• Deferiprone is absorbed in the stomach and small intestine.
  • Absorption is quick.  On average, the maximum effect is accomplished in one hour during a fasted state and two hours during the fed state. A fasting state begins four to five hours after your last meal.
  • More than 90% of deferiprone is eliminated from your bloodstream within eight hours of dosing.
  • Superficial siderosis patients undergoing chelation therapy should avoid foods rich in vitamin C, iron, aluminum, and zinc for a two-hour window before and after their deferiprone dose to avoid binding to the deferiprone molecules and prevent the chelator from being absorbed.
  • Avoid the use of UGT1A6 inhibitors Diclofenac, Probenecid, Saw Palmetto, or Silymarin (milk thistle)
  • Polyvalent cation molecules will bind to deferiprone molecules and block the absorption of deferiprone into your system. Allow a four-hour window between deferiprone and other medications or dietary supplements containing these ingredients: chlorpheniramine, pseudoephedrine, antacids, iron salts, aluminum hydroxide, polyvalent minerals, sodium ferric gluconate complex, polysaccharide-iron complex, norethindrone, Ethinyl estradiol, ferrous fumarate, iron sucrose, sucroferric oxyhydroxide, ferric maltol, ferumoxytol, and zinc salts.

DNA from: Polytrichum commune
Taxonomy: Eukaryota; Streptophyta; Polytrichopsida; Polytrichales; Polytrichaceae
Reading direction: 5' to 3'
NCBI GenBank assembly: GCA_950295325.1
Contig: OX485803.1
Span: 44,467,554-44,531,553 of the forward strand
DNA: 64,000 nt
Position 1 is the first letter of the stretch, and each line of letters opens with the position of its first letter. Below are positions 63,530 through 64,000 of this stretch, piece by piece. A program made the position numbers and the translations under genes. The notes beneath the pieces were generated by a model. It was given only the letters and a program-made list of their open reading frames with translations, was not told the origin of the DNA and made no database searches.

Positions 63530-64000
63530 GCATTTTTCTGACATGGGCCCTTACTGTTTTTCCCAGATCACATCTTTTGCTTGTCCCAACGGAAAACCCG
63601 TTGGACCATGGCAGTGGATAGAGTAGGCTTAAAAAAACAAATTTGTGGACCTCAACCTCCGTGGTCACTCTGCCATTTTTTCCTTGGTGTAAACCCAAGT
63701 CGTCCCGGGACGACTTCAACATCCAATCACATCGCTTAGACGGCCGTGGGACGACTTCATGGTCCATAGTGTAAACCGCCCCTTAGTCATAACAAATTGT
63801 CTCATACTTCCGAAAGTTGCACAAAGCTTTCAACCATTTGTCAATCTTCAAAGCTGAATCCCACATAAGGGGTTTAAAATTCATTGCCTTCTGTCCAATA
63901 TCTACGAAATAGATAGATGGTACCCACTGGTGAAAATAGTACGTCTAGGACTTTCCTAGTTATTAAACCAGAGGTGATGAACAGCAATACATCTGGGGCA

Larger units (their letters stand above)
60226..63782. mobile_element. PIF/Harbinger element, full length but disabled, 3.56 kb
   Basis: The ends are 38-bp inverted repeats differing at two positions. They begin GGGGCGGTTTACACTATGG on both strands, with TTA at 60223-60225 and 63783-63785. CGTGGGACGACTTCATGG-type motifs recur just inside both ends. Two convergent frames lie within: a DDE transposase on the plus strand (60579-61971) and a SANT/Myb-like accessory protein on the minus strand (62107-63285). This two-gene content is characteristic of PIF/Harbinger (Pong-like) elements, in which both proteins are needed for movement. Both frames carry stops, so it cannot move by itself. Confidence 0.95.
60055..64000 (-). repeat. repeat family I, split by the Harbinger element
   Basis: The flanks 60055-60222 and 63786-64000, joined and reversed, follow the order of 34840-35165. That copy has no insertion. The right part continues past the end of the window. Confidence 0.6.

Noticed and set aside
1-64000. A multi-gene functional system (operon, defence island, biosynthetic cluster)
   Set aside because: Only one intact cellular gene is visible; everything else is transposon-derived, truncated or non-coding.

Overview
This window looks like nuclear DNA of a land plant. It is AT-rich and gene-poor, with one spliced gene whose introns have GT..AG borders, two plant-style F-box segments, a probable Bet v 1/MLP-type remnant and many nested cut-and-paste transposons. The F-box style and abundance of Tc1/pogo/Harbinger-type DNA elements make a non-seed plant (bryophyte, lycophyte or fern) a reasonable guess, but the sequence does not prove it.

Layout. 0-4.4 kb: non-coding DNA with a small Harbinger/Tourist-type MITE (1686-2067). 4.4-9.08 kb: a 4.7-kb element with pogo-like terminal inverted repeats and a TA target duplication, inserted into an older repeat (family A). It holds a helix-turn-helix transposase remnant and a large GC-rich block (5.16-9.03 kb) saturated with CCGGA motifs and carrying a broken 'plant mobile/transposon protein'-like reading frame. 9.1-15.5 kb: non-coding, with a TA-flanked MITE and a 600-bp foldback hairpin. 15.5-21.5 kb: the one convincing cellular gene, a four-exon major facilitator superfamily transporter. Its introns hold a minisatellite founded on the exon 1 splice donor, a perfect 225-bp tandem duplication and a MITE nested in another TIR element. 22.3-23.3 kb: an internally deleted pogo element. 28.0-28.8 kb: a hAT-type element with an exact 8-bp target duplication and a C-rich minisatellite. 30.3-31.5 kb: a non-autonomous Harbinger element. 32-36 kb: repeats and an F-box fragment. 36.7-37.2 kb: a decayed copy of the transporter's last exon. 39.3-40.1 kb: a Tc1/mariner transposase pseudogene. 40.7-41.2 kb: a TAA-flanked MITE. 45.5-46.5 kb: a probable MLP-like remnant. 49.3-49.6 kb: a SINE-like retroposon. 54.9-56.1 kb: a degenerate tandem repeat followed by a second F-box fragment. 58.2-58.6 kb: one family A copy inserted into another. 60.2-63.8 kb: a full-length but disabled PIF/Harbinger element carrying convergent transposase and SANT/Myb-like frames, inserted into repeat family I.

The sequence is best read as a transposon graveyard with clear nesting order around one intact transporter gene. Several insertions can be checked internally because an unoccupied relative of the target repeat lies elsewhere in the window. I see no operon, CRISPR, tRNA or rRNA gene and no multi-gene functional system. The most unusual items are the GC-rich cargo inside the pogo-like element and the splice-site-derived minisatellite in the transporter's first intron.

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Rori Daniel

Living With Superficial Siderosis began as a way to keep family and acquaintances updated after my husband Gary was diagnosed with Superficial siderosis in 2014. In 2019, became a partner in the Superficial Siderosis Research Alliance. Together our alliance has expanded into research, advocacy, and patient education. Rori Daniel, Editor,